Despite humidity, the sun shines on buildings around us, those that make up one of the most beautiful areas of the city. Walking a few steps down following Pól and his wisdom and leaving behind Molly Malone, the Bank of Ireland and its wonderful building shaped semicircle filled with classical columns seems to indicate the entrance to the famous Trinity College of Dublin. Although the small, secret and hidden alleys of Dublin are the most inspiring and interesting places for Pól and those ones that led him to write 'Secret Dublin', the University and all its cultural splendor definitely worth a visit. Trinity College was founded by Elizabeth I of England in 1592 and even its location in the heart of the city, it maintains its college ambience thanks to the construction of its buildings, facing the courtyards. The University houses the Old Library with the most known cultural treasure around the country: the famousBook of Kells, displayed in a permanent exhibition within the Library. According to experts, it is believed to have been created ca. 800 AD by Celtic monks and it is the best preserved manuscript about medieval religious art, its rich techniques and illustrations look yet at its best. The beautiful buildings of Trinity College, its statues and the green fields around them make a pleasant walk away from the loud avenues.
We leave the courtyards of Trinity College and walk in the footsteps of Pól following an increasingly remarkable bustle. Turning a corner we stand among streams of people, cars and yellow buses. Suddenly, we are opposite the famous Liffey river crossed by the O'Connell Bridge and the street of the same name. This is the main comercial street in Dublin, the epicenter of shopping and entertainment in the capital. From our point we can see the statue of nationalist leader Daniel O'Connel with the popular Spire behind, also know as the 'Monument of Light'. It is a very large stainless steel cone that tapers to its tip trying to touch the few clouds flying across the sky. Its 120 meters high make it the tallest monument in the world. But as Pól is not exactly a lover of populous and commercial places, his footsteps immediately turn left to skirt the river and cross the Grattan Bridge. Around this bridge is also developed the renowned Temple Bar, the Irish pub par excellence which took the name of the neighborhood to become world famous (or was it the neighborhood which took the name of the pub? One of those Dublin secrets...). However, this area is not chosen by our friend, with whom we cross the bridge to get to Capel Street.
A few steps from the bridge Pól opens the door so we can enter the Hubber Brother café, with a simple and unexpected homey décor far from the typical and known Irish pub ambience. The light wood tables and the completely smooth gray walls invite us to relax around the three cappuccinos that a nice young lady is serving with a big smile. While enjoying the taste of hot coffee should be the perfect thing to do with a weather as the Irish one, something known for everybody is that the traditional drink of the country is of course the famous Guinness stout. Brewed since 1759 by Arthur Guinness, the beer brand has managed to link itself with the soul of the entire Irish nation representing it and becoming its icon worldwide. In the city is also possible to get to know its history thanks to the Museum of the brand known as Guinness Storehouse. This type of beer is traditionally famous also due to the celebration of St. Patrick's Day every March 17, probably one of the most important days of the year across the country and also the date on which the death of the patron saint of Ireland is commemorated. That day all the citizens wear green clothes, celebrating in the streets with Guinness beers and even dyeing the Liffey River, the one we have just crossed, with the predominant color of nature that you can find here in every corner. Located on the other side of the Liffey River is St. Patrick's Cathedral, surrounded as it could not be otherwise with the beautiful St. Patrick's Park. Did you know that in this park famous Saint Patrick sang psalms all night... while naked? What a surprise! The well where he used to sing is now preserved in the cathedral, but according to Pól there is no clue about his lack of clothing.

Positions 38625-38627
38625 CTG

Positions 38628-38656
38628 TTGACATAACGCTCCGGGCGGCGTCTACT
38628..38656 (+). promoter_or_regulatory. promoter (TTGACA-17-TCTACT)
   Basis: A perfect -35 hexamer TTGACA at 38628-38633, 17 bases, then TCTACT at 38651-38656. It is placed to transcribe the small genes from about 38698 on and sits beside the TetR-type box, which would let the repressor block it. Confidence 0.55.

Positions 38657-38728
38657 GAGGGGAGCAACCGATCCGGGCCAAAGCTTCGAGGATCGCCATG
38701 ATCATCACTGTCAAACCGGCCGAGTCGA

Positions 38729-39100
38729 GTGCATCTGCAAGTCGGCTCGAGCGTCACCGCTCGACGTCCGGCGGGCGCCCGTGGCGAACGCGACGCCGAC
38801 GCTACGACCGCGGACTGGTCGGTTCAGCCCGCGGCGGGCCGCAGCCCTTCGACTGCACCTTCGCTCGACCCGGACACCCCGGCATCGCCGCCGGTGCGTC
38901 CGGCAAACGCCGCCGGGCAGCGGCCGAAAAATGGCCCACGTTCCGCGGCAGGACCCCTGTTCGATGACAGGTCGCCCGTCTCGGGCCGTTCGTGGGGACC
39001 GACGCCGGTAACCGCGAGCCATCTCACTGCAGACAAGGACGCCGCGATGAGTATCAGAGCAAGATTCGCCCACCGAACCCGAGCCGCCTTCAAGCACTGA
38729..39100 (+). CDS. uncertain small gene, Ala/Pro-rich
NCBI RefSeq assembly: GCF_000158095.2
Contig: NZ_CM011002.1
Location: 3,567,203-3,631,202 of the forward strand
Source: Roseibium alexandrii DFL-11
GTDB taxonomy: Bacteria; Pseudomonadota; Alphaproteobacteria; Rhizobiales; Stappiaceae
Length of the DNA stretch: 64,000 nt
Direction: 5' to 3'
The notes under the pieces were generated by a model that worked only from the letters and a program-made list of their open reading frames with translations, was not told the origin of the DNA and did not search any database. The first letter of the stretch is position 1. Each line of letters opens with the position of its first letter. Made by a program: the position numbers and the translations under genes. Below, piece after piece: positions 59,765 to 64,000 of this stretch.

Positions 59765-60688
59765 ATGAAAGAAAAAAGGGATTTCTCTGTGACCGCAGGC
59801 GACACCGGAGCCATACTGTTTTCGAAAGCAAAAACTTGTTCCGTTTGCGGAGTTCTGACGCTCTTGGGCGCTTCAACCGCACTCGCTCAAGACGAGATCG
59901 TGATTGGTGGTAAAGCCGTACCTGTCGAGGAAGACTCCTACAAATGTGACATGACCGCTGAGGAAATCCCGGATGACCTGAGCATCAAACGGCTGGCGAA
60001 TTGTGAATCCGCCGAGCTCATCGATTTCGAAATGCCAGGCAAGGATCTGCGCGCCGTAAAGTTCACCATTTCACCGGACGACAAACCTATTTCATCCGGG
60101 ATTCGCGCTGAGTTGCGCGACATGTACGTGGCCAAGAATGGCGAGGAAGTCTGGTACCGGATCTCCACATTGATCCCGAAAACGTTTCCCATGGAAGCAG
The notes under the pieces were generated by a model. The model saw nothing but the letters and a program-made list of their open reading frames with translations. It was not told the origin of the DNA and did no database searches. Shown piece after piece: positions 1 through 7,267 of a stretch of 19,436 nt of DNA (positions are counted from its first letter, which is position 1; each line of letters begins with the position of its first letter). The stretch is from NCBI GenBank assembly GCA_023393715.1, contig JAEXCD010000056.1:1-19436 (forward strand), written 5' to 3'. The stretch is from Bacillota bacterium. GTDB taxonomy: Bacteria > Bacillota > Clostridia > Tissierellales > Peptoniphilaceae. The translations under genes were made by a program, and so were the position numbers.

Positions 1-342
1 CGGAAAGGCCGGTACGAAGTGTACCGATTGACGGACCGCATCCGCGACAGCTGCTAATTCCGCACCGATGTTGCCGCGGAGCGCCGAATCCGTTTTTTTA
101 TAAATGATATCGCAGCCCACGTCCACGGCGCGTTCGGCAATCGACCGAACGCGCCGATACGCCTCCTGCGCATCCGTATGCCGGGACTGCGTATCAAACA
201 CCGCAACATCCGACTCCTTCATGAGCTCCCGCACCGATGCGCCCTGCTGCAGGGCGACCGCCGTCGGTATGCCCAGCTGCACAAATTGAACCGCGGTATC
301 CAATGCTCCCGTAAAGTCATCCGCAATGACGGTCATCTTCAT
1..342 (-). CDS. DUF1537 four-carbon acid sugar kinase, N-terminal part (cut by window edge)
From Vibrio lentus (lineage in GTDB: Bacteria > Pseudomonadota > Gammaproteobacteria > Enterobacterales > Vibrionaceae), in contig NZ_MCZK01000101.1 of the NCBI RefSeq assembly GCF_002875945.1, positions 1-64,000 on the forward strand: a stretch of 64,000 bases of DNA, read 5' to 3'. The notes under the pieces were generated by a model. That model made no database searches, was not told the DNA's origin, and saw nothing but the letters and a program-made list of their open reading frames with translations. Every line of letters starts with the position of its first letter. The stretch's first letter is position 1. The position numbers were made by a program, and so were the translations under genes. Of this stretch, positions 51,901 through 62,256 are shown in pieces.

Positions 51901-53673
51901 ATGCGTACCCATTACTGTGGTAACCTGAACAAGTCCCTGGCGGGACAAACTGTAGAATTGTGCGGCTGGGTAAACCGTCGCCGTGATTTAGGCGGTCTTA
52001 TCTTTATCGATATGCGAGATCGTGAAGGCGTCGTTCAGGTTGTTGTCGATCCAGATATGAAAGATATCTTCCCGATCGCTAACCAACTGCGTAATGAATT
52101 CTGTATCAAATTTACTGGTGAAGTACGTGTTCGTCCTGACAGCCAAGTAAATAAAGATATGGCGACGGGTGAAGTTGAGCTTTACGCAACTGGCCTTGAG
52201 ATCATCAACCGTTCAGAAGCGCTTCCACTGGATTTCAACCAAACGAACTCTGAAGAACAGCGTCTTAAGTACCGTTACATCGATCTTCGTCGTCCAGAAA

It's getting late and Pól starts receiving calls nonstop. His busy schedule does not allow him so many distractions in one day. The smiling girl who served us coffee says goodbye and the humidity of the city make our cheeks almost get wet when we open the door to go back to the street. Dublin retains the charm of intimacy, which is essential for our friend if you want to describe this city. Maybe other big cities like London or New York have lost that intimate family vibe of crossing with the same familiar faces everyday at the street. In fact, in our walk there have been more than a few occasions when Pól has met a friend. Therefore the capital continues to maintain a close feeling that welcome all whom, like us, try to get immersed in the green parks and the noise of the main streets.
Thousands of new secrets and unusual places are waiting for Pól Ó Conghaile in all the hidden corners of Dublin and our friend brings his gentle manners back to thank us our visit to his beautiful city. Our gratitude is eternal when we say goodbye almost overwhelmed by such an important man who has guided us through one of the most unique capitals of Europe. Among the buildings of gray bricks and black roofs and under a beautiful blue sky, Pól gets lost in the crowd in search of another hidden leprechaun. There, under a pleasant summer sun and with the magic of Dublin unfolded before our eyes we realize once again that in life one has to be curious in order not to leave behind an unexpected secret.
A special thanks to Pól Ó Conghaile for his time and inspiration.
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